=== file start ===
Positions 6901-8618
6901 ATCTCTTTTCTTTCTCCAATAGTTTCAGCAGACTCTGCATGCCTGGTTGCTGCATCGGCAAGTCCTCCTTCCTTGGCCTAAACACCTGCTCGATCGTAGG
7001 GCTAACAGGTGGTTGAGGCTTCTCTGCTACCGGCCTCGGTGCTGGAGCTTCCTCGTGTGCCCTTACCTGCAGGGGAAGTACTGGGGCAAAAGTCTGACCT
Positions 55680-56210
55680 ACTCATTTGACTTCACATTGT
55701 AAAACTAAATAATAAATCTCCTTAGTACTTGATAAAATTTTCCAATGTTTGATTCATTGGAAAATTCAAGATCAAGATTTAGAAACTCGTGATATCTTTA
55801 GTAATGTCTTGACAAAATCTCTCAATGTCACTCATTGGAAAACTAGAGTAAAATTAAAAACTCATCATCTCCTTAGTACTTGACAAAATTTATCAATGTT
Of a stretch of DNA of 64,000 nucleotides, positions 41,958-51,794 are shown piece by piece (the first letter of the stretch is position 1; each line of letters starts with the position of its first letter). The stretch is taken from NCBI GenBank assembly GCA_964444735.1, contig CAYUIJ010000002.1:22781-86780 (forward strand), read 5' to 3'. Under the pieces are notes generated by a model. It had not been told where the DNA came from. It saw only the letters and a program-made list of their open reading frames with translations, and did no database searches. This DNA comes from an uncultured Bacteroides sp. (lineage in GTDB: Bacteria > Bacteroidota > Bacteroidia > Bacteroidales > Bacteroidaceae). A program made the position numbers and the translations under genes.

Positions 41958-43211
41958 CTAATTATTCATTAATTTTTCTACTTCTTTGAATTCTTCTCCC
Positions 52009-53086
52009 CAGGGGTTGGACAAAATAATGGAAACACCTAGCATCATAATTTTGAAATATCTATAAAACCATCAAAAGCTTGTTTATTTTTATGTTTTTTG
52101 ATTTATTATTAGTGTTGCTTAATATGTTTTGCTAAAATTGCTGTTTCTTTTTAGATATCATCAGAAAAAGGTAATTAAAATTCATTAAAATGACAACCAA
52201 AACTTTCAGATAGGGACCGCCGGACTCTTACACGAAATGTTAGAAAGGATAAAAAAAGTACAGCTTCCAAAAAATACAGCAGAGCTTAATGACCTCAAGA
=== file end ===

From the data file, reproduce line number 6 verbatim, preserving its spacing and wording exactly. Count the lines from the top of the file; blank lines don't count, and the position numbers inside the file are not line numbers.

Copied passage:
55701 AAAACTAAATAATAAATCTCCTTAGTACTTGATAAAATTTTCCAATGTTTGATTCATTGGAAAATTCAAGATCAAGATTTAGAAACTCGTGATATCTTTA